An Octoroon at The Gamm Theatre in Warwick, RI. January 27th - February 20th

(The Gamm Theatre requires guests to be masked as well as fully vaccinated or provide a verifiable negative COVID-19 test result. The Gamm's policies are available here.)

Interview transcript:

CHUCK HINMAN: This is The Public’s Radio, good morning I’m Chuck Hinman. The Gamm Theatre’s latest play opens tonight. It’s called An Octoroon. Artscape producer James Baumgartner and I talked with actor Marc Pierre and director Joe Wilson Jr.

JAMES BAUMGARTNER: The play is a contemporary re-telling of a play from 1859 called The Octoroon. That’s a very antiquated (and kind of racist) term for someone who is one eighth black. Here’s Joe Wilson Jr. who directed the play.

JOE WILSON JR.: This play at the time was the most popular stage play around. The original play, The Octoroon was written by an Irish-born playwright, Dion Boucicault. And he spent some time actually in Louisiana on plantations. And this play was meant to be very much a political commentary on what he saw.

BAUMGARTNER: What audiences will see now, is this an adaptation of that older play, a reinterpretation? How would you describe it?

WILSON: I would describe it as a play within a play. Which is set on a plantation in Louisiana, in which there is the the basic storyline is that the previous master of this plantation has died.

BAUMGARTNER: That previous owner’s nephew has arrived as the heir apparent. And he falls in love with Zoe, who today might identify as multi-racial, but in 1859 was called an octoroon.

HINMAN: The play was written by Branden Jacobs-Jenkins, who everyone calls “BJJ.”

WILSON: I think the fact that it’s being told through the lens of a black playwright, the modern adaptation, the BJJ adaptation, allows us to, to really look at identity as the complicated thing that it is. Race is a social construct. We all know that. And when you begin to have a group of actors in a space, and they're putting on all these faces, that many of which are rooted in racial stereotypes, yes. But they're also putting on the face of the melodrama.

HINMAN: The playwright, BJJ appears as a character in the play. He’s played by Marc Pierre. 

HINMAN: I've read that the play is an uncomfortable experience, and also a joyful one for presumably, the audience, but I'm wondering for performers, do you get that same experience? Are you uncomfortable, at the same time, as you are joyful doing this play?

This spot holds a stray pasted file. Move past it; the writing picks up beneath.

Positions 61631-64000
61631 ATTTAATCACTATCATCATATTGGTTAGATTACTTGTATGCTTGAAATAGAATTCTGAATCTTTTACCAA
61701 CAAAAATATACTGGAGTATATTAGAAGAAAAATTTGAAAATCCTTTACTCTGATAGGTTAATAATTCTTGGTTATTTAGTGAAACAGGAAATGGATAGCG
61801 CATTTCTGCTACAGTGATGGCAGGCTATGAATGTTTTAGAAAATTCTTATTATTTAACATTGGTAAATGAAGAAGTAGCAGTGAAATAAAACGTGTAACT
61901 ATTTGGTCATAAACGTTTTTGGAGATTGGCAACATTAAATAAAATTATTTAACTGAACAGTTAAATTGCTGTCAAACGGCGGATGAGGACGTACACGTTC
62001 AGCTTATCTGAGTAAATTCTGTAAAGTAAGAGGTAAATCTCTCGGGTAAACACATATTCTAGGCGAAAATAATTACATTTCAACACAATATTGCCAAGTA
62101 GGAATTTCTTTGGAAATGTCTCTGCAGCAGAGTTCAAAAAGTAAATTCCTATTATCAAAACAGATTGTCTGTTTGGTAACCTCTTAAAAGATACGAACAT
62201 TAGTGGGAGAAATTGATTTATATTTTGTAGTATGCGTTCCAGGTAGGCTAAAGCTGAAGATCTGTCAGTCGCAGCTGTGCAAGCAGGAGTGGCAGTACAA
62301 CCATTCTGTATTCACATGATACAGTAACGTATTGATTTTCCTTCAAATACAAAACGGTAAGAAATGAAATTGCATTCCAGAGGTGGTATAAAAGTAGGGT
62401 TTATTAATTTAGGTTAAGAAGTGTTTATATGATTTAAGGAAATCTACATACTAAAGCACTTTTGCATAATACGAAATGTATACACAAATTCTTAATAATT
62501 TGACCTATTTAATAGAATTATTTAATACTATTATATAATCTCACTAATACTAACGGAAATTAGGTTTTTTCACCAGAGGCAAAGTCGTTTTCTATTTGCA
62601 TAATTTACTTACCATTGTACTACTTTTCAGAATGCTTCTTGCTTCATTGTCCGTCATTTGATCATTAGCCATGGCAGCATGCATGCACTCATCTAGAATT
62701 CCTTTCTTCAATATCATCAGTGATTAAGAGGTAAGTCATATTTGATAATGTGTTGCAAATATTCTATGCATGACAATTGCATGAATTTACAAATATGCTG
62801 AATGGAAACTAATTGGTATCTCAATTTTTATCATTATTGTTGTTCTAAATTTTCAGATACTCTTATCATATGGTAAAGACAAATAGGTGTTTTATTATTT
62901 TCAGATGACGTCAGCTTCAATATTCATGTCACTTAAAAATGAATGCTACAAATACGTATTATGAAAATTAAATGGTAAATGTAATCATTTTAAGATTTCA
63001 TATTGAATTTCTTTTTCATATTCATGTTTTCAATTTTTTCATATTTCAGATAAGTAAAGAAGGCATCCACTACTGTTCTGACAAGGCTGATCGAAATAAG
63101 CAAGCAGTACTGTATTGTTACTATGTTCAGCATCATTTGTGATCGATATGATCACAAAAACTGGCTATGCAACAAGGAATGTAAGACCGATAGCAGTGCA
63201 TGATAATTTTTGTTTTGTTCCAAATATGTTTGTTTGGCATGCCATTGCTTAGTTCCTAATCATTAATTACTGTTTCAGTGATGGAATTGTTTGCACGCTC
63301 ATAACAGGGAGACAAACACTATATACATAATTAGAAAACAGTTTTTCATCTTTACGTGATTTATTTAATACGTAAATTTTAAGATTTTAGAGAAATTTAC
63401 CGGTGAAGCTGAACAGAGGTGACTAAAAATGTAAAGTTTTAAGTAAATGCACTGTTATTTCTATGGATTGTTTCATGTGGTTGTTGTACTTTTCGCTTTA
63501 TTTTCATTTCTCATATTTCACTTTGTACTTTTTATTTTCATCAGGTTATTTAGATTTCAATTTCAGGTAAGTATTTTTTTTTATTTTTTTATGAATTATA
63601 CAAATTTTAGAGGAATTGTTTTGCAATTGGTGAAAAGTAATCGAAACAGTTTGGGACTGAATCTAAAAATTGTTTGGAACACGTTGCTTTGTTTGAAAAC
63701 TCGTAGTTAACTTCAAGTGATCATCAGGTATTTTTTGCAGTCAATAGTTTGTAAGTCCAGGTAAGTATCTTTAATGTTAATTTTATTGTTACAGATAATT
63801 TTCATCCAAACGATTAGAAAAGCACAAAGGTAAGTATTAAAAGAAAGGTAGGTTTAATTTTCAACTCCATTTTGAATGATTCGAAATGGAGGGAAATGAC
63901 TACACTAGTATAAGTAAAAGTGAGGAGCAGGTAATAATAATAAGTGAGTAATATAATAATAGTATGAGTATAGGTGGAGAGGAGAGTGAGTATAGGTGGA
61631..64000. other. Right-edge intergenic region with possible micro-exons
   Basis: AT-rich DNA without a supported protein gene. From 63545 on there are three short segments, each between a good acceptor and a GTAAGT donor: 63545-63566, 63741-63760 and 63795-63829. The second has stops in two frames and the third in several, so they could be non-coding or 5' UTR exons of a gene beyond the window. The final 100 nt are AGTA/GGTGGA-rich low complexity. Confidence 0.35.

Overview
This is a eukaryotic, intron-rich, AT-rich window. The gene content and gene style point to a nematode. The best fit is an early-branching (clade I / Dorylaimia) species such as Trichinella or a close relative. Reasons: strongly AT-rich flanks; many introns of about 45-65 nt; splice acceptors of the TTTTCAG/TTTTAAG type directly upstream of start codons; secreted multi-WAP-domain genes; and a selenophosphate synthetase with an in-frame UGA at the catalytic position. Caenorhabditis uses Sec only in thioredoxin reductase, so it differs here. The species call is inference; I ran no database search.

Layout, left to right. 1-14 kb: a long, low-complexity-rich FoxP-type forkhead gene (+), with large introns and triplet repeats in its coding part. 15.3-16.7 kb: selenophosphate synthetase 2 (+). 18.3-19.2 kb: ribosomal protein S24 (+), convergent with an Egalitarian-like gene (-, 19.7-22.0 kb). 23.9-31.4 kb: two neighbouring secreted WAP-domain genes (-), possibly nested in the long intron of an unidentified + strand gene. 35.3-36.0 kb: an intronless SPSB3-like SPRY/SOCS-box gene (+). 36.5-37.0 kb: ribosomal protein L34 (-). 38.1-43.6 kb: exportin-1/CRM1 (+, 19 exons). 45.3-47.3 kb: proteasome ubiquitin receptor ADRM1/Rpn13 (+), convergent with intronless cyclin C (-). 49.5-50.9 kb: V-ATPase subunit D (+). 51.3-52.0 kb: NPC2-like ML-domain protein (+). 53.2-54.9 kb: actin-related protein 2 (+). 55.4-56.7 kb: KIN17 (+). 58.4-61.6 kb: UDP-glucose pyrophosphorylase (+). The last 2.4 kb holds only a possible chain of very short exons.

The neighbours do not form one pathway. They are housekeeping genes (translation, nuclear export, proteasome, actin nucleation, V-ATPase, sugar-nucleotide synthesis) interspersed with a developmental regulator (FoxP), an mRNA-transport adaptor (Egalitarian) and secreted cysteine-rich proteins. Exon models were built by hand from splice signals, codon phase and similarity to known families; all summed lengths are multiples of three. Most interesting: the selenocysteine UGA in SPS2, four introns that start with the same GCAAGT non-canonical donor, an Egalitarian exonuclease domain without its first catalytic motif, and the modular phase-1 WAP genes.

MARC PIERRE: Absolutely. For myself, and I feel comfortable enough to say this for the cast, that we all kind of look for this kind of work, the work that is uncomfortable, and pushes us to ask ourselves questions that we would not have asked ourselves before, it pushes us to, you know, reevaluate ourselves as artists, what we – what theater means to us. And then on top of that, we have the joy of bringing that to a space, bringing that to like, wanting everybody to feel this sense of… maybe we're not too sure of the answers to this, but that's okay, we're in this space as a community to help us figure this out.

HINMAN: Here’s director Joe Wilson Jr.

WILSON: These plays that Jenkins writes are all about us taking ownership for the stuff. It's like, we can't go forward until we really, really, really look back and dig in it. And it's messy, you know, but we oftentimes we even argue about what to look back on, or how to look back on it, or what the truth was, or what really happened, or when did it all start. We can argue about 1619 or 1776, who cares when it comes down to it. But when it comes to the legacy of white supremacy, and anti blackness in this country, and so and we've all borne the burden of that, in terms of how we use race and the construct of race and identity to fracture people, which is ultimately about the protection of and preservation of money and power. And so Jenkins is asking us all along this journey, so it's creating a layer of trust. And also it was important for me to create an environment where we can have a party, this is going to be a party. But we as a company, we're not going to wimp out, we're gonna step into this. Because of how we use space, how we use our imaginations, it’s a beautiful production. I really … they've never seen the Gamm Theatre look like it's looked for this production.

BAUMGARTNER: And we’ll leave that as a tease for what you can see starting tonight.

HINMAN: The Gamm Theatre’s production of “An Octoroon” opens tonight and runs through February 20th.